For now, I believe I have wrapped up this family group. There are still the missing census records for son Christian – he may have been missed or I may have overlooked them. More important to this family’s story may be the emigration of the two grandsons, Jean and Mathias POTT, to America. What became of them and are there descendants waiting to be found? This task is not on the immediate schedule but, if I hear from a descendant, I could be convinced to speed up the research.

bestwishescathy1

© 2017, copyright Cathy Meder-Dempsey. All rights reserved.

52 Ancestors: #17 Mathias Friederich dite Thivels and Maria Olsem of Dillingen

Sometimes I am amazed at the discoveries I make when I sit down to write about these ancestral couples. Of course this only happens when I do a new round of research to learn more about the couple, their children, their parents and siblings, and any other possible connections.

While working through this family group, I discovered the father of the nearly 20 years old Mathias FRIEDERICH dite THIVELS had not died in 1791 as believed. The discovery of his death record started an avalanche of records which I will work through when I do the next generation. You’ll get a tiny peek below.

Genealogy Sketch

Name: Mathias FRIEDERICH dite TIVELS
Parents: Johann THIVELS alias FRIEDERICH and Catharina FEDERSPIEL
Spouse: Maria OLSEM
Parents of spouse: Martin HUNTGES aka Martin OLSEM and Margaretha MAY
Whereabouts: Dillingen, Grand Duchy of Luxembourg
Relationship to Cathy Meder-Dempsey: husband’s 4th great-grandfather

1. Mathias FRIEDERICH dite THIVELS
2. Elisabeth FRIEDERICH
3. Anton KREMER
4. Nicolas KREMER
5. Franz “Fritz” KREMER
6. Marie Françoise “Maisy” KREMER
7. husband of Cathy Meder-Dempsey

My children’s 4th great-grandmother Elisabeth FRIEDERICH was the daughter of Mathias FRIEDERICH dite THIVELS and Maria OLSEM. As seen in the post I wrote about her and her husband Nicolas KREMER, 52 Ancestors: #34 KREMER-FRIEDERICH Family – Using Substitutes to Tell Their Story, she was the only child of Mathias and Maria known to have grown to adulthood and marry. This is her parents’ story.

Mathias and Maria Marry in Wallendorf

The parish church of Wallendorf built in 1748. Photo credit: Egon Meder.

After the marriage banns had been read in Wallendorf and Bissen, and there being no objection to the marriage, a minor young man named Mathias FREDERICH and a young woman who was of age named Maria OLSEM were married on 7 February 1791 in the parish of Wallendorf. At the time Wallendorf was part of Luxembourg; after 1815 it became part of Germany.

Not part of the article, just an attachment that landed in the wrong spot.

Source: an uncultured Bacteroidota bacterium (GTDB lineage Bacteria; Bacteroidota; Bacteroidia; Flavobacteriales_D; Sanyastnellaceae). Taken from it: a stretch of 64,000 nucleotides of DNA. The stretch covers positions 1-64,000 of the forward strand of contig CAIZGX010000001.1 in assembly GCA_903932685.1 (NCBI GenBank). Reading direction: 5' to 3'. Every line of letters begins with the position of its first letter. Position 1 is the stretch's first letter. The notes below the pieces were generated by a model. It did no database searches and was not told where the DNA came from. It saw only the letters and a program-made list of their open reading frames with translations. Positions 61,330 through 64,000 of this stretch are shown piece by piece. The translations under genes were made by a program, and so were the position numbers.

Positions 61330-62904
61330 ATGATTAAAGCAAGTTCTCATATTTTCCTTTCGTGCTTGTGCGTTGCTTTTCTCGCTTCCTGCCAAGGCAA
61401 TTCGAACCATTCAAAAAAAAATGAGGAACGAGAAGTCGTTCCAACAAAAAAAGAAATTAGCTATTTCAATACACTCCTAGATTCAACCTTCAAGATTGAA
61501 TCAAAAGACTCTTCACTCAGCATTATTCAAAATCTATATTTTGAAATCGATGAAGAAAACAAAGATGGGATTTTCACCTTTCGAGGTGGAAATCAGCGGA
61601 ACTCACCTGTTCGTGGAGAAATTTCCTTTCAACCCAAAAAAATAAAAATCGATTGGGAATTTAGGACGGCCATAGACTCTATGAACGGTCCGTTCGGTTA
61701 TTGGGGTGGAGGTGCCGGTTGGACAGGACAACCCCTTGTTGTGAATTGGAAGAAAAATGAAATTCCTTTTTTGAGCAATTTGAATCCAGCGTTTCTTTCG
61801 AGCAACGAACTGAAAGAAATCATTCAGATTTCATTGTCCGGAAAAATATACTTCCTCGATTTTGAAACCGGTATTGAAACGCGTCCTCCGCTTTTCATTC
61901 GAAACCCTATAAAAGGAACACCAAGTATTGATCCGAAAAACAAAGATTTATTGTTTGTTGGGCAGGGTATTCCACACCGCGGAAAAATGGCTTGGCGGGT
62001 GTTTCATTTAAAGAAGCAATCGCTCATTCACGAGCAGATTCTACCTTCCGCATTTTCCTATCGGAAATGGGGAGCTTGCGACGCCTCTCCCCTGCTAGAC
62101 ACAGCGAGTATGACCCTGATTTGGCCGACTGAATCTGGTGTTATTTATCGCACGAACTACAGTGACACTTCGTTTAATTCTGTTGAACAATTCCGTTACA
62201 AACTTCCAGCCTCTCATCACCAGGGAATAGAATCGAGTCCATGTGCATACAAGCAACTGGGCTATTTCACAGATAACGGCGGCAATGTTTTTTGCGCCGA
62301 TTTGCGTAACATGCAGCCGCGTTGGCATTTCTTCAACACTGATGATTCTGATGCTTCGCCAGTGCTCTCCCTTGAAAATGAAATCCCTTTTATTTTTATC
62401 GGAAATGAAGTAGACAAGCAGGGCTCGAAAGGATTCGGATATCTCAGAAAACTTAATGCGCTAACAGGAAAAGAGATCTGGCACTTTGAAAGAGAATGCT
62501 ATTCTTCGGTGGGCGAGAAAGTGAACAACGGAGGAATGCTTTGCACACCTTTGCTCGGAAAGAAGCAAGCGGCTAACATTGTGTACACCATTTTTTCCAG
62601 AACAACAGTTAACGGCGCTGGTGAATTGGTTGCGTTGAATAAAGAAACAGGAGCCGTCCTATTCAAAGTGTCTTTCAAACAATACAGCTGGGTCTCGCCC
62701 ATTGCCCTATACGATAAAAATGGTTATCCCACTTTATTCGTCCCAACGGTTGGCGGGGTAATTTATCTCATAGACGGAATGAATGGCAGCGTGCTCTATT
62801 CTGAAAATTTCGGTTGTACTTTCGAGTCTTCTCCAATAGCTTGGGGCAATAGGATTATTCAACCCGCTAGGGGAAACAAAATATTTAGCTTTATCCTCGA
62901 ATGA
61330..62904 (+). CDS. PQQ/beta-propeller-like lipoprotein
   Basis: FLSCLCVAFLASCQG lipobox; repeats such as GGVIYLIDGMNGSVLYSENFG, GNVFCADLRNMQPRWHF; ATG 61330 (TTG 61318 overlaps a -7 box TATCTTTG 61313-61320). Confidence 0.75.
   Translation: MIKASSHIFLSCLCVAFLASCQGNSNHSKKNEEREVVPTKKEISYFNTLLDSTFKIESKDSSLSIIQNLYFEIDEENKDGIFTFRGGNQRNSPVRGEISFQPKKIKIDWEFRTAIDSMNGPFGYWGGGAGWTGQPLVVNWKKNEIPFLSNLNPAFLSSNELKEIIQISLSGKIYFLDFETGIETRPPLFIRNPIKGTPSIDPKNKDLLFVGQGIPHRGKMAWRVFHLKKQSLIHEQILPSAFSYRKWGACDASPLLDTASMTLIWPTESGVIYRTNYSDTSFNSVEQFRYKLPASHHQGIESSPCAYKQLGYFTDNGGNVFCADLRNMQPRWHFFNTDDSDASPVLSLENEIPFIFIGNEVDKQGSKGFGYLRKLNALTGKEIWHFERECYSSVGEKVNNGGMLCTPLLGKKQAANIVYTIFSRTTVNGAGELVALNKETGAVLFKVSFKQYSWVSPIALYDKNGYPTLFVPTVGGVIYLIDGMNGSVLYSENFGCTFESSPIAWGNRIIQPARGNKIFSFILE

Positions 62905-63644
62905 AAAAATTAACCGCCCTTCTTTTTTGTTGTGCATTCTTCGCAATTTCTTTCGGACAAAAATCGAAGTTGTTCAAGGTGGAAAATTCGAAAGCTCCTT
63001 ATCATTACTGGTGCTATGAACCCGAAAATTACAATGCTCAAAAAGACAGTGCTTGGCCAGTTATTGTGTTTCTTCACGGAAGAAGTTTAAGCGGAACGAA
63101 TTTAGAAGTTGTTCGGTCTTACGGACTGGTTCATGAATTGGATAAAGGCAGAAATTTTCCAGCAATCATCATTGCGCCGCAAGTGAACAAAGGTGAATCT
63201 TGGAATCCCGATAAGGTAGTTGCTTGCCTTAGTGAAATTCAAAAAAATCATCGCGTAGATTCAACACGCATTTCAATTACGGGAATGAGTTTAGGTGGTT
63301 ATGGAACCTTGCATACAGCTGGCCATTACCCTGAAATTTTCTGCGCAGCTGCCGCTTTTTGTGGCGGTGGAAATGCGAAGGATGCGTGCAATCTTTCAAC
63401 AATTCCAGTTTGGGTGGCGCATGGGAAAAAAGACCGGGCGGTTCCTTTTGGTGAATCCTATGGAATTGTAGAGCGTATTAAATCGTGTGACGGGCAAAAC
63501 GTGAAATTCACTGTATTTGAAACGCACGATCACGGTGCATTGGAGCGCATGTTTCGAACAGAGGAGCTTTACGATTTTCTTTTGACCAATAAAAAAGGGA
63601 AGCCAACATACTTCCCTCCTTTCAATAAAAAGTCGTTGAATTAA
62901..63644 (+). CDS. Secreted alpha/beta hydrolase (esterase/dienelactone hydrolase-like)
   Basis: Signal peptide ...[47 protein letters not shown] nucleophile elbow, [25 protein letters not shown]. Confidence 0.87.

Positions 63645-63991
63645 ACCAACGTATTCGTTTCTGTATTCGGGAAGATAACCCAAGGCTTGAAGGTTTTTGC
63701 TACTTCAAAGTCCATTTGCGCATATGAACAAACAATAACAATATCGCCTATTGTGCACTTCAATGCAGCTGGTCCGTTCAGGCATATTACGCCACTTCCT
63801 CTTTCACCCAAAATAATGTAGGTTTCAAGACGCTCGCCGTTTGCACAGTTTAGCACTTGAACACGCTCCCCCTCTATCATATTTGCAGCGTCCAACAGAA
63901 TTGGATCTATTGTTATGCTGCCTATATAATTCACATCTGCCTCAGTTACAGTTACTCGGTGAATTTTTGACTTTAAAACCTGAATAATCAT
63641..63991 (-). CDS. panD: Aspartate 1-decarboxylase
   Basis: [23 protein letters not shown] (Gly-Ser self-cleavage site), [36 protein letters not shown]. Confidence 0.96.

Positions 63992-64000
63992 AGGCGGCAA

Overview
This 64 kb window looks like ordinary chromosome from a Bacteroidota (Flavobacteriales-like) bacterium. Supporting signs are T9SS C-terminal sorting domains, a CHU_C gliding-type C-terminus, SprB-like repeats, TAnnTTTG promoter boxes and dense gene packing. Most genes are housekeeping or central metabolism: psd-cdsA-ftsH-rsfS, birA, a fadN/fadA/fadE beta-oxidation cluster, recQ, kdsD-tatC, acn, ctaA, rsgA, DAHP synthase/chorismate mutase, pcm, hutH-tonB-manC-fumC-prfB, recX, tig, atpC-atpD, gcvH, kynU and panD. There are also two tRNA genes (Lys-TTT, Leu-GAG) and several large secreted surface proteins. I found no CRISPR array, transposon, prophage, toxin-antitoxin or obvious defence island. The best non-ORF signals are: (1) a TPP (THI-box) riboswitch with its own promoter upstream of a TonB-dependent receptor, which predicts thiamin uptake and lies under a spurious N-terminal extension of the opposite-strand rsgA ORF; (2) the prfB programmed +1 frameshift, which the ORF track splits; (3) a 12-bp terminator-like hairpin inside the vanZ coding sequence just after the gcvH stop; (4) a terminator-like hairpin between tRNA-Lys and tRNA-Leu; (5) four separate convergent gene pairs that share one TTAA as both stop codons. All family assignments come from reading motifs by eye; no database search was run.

Mathias was the legitimate son of Joannis FREDERICH, a farmer who was present, and the deceased Catharina FEDERSPIEL, both of Dillingen. Maria was the legitimate daughter of the deceased couple Martini OLSEM and Margaretha MAY of Colmar. Witnesses to the marriage were J.P. MAY from Bastendorf (could he have been a maternal uncle?) and Franciscus CONCEMIUS from Bettendorf. The groom, bride, and father of the groom left their mark while the two witnesses to the marriage signed their names. [Names are given as found in the marriage record.]

1791 Marriage Record of Mathias and Maria [1]

Mathias’ Parents

Mathias’ parents were Johann THIVELS alias FRIEDERICH (1741-1811) and Catharina FEDERSPIEL (1746-1785). Catharina died on 30 November 1785 in Dillingen.[2] She left her husband Johann with three sons and a daughter between the ages of 2 and 15 years. Records for this family were found in Wallendorf-Pont and Beaufort.

Maria’s Parents

Maria’s parents were Martin HUNTGES also known as Martin OLSEM (1722-1782) and Margaretha MAY (1727-1789). They were the parents of six known children who carried the OLSEM surname and were born in Colmar between 1756-1773. When Martin OLSEM died on 13 October 1782 in Colmar and was buried in Berg,[3] he left his wife with five children at home. Their oldest son had married earlier in the year. Margaretha, Maria’s mother, saw her two oldest daughters marry before she died on 6 June 1789 in Colmar and was buried in Berg.[4] Maria was now the oldest unmarried child with a younger brother and sister.

The First Clue to an Error

1791 death entry in the parish register of Wallendorf [5]